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The Blog of Adam Price AS/MP, Carmarthen East and Dinefwr

Adam Price MP / AS - Carmarthen East and Dinefwr

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Archive for August 19th, 2009

19th August 2009

the glacial speed of Welsh progress

Re-reading K.O. Morgan’s Rebirth of a Nation the other day and I came across a reference to Labour’s five priorities for Wales in their 1945 General Election literature.  They were:

“a Secretary of State” – not created till 1964, soon to be abolished by the Tories

“a separate Welsh Broadcasting Corporation” – not really ever fully realised, even now: a Welsh Broadcasting Council was created in 1953 to oversee the output of the BBC; Teledu Cymru flickered into life for two years in the early 60s, and, in the Welsh language, of course, S4C was established – reluctantly – in 1983.  But the fact that we are still waiting for overall control of media in Wales, more than fifty years on, is to be seen in the current campaign for a Media Commission for Wales - supported by the Welsh Government, but opposed/ignored by Whitehall. 

“an end to the forced transfer of labour from Wales to England”  - this was something more commonly associated with the Nazis and its Zwangsarbeiter in Poland.  Presumably the reference is to redundant miners and steel workers being offered transfers in England, a practice which did continue I think beyond WWII.  Nowadays the Labour Government is busy with the ‘forced transfer” of ex-miners and steelworkers from Incapacity Benefit to the cheaper ESA.

“a central body to plan and develop the Welsh economy” – this took thirty years to achieve with the creation of the Welsh Development Agency.  The WDA rose to become one of the most respected economic development bodies in the world.  Then the Labour Party abolished it.  Some people think we should bring it back.  I tend to agree.

“a new north-south Wales trunk road”.   Half a century later and for large parts of the route, the A470 remains more of a figment of the national imagination than a road in the conventional sense.  At least the present Transport minister is finally getting to grips with Labour’s unfinished business.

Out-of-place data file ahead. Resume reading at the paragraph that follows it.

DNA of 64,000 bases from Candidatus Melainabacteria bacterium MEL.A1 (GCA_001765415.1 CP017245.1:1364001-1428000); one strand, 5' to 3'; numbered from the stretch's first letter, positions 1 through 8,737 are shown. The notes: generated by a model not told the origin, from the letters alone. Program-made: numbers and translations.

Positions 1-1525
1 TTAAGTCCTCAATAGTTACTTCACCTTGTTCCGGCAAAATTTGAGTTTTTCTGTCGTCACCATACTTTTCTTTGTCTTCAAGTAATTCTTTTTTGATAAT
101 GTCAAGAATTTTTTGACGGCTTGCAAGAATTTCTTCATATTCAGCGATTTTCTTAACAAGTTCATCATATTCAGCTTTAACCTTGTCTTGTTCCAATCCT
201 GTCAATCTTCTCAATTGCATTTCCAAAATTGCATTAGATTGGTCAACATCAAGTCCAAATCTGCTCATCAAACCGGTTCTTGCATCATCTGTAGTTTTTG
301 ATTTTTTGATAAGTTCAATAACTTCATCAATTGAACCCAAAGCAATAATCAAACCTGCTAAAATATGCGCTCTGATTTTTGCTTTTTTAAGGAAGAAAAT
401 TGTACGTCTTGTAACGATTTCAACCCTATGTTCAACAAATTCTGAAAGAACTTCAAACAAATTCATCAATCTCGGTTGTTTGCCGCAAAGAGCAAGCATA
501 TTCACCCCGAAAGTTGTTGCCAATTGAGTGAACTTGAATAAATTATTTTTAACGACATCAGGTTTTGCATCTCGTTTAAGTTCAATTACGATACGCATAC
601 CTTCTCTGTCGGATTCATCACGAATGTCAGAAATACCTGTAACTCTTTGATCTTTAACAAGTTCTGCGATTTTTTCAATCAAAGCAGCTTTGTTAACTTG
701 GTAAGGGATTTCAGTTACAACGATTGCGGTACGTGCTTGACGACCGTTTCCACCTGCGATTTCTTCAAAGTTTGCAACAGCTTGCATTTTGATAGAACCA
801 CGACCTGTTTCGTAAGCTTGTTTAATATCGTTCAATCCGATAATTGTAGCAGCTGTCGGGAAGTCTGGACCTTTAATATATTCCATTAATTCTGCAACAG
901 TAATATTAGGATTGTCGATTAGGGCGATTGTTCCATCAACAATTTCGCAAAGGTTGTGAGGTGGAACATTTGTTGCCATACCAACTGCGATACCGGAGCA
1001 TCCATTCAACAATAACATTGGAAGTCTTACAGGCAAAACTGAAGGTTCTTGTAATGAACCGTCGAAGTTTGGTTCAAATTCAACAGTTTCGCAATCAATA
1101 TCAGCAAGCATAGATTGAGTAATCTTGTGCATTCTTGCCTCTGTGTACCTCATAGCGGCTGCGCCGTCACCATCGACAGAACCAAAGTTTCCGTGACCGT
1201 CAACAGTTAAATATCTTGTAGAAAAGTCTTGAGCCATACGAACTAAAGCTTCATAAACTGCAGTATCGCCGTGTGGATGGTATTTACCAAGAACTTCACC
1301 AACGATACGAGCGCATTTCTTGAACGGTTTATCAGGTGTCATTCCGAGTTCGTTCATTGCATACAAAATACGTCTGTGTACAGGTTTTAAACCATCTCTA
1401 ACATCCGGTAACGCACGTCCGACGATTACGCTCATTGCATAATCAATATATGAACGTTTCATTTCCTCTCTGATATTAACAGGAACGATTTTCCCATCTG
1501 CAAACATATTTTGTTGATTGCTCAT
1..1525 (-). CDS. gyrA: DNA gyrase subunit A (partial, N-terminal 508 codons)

What is really striking about the last point is that Labour were passionate about ‘north-south’ links in 1945, where, now, if they mention them at all, it is to attack them as a dangerous nationalist obsession.  

The reason for the change of heart as far as Labour is concerned is obvious: then they were just as much a North Wales party as a South Wales party, thanks to the coal miners of the north east and the quarrymen of the north west.  They were, in other words, a genuinely pan-Wales party whereas now, as Richard Wyn  Jones persuasively argues in Barn, they are fast becoming a regional party within Wales confined to the post-industrial south.  An interesting tit-bit within the article: which are the only two parties in Wales that received more than a thousand votes in every constituency  during the European elections?  The answer: Plaid and UKIP.  For all Huw Lewis’ protestations about the irrelevance of identity politics, Welsh politics in the 21st century will be a battle between Welsh values (including social democratic notions of equality) and reactionary British nationalism.  I know which one I want to win, the question to you, Huw, is do you?